That was the verdict of Deputy Chief Inspector of Prisons Martin Lomas and Dru Sharpling, HM Inspector of Constabulary following an unannounced joint inspection.
Since the first one in 2012, the report authors say there have been various improvements and the force has responded well to lessons learnt and recommendations.
Inspectors visited a number of custody suites including Wigan’s, looking at strategy, treatment and conditions, individual rights and health care.
Shortcomings included custody staff not recording, monitoring or analysing the use of force; written records did not always reflect the standard and quality of risk assessments which took place; health care response times were not always met because of the exceptionally high demand; and most suites did not have effective drug and alcohol services.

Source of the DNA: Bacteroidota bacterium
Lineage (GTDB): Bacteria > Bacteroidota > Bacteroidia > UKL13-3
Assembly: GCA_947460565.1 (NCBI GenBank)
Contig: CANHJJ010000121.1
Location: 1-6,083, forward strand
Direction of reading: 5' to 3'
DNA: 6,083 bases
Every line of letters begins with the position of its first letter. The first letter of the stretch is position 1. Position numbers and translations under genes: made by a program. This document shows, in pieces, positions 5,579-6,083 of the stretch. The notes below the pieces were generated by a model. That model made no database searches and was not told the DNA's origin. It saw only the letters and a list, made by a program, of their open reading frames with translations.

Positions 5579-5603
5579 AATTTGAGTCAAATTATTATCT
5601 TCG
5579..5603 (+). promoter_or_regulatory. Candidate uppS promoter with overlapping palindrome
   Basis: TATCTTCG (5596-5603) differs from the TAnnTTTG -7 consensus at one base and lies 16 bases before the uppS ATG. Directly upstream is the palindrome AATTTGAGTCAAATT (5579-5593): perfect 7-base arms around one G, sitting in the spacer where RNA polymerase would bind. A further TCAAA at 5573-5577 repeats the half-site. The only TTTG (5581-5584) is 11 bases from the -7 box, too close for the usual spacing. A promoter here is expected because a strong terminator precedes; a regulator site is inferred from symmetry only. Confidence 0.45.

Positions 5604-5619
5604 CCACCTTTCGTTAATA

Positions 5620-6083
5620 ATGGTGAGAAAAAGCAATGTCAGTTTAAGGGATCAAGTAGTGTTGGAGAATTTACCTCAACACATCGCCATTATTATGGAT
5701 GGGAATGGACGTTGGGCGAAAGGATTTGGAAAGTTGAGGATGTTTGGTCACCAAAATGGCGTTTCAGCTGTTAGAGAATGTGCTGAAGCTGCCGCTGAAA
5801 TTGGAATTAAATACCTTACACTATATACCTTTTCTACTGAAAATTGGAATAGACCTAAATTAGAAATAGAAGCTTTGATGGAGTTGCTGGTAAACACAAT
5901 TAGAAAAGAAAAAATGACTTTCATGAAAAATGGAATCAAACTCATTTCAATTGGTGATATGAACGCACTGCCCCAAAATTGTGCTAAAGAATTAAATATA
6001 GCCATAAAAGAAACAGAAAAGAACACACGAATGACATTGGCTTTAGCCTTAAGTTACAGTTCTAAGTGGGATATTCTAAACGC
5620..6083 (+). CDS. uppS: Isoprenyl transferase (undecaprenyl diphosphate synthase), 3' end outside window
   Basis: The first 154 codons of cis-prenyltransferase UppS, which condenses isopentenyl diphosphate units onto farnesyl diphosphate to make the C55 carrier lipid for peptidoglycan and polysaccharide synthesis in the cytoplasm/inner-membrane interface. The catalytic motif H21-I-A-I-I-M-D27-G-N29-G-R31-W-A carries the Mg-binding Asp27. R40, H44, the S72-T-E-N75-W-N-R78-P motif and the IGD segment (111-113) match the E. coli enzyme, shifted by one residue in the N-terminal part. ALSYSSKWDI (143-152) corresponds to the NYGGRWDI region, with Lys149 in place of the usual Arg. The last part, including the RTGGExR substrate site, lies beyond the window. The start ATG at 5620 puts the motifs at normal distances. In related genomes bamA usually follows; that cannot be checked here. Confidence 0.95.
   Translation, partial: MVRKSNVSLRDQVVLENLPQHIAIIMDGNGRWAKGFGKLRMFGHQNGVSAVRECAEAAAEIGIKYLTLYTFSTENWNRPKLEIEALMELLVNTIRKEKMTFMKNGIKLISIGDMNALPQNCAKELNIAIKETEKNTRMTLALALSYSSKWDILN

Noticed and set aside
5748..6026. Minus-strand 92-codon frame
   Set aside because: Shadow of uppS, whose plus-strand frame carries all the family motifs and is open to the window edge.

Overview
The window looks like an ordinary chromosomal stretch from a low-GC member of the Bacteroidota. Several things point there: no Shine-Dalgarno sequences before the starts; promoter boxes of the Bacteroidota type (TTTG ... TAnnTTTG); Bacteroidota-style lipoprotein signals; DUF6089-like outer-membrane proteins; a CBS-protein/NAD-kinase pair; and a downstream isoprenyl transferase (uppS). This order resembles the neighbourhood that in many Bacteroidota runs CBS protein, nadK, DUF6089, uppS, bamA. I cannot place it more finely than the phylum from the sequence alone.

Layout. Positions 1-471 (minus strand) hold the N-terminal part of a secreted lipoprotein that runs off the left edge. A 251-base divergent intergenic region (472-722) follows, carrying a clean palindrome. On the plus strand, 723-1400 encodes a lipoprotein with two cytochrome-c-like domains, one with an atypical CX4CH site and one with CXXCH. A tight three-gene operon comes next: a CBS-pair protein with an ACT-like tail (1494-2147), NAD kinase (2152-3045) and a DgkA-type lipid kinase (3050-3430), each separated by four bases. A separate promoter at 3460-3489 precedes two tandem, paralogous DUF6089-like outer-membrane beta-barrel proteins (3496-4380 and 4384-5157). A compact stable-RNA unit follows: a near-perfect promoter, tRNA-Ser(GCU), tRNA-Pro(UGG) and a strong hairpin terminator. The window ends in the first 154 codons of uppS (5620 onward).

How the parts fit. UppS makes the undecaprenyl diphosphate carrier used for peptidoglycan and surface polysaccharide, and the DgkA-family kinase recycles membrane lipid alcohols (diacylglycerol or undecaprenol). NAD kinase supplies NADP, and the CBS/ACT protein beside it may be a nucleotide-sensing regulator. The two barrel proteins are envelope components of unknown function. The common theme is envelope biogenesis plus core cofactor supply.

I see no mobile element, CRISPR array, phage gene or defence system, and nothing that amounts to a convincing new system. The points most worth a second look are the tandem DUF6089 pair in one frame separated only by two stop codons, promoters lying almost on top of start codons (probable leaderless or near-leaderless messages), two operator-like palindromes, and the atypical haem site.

But inspectors were pleased to find a good partnership with mental health organisations and councils; the office of the Police and Crime Commissioner was actively involved in improving facilities for people needing mental health support; staff interaction with detainees was mostly good if inconsistent; appropriate adult schemes for vulnerable prisoners were good; and health care overall was adequate and mental health provision was much better.
Supt Chris Hankinson from GMP’s Criminal Justice and Custody Branch said: “We have made great strides in our efforts to improve the health and wellbeing of vulnerable people who find themselves in police custody, particularly when assessing and managing risk to detainees, and this was well evidenced in the report.
“A programme of work is ongoing to ensure all points mentioned in the report are addressed.”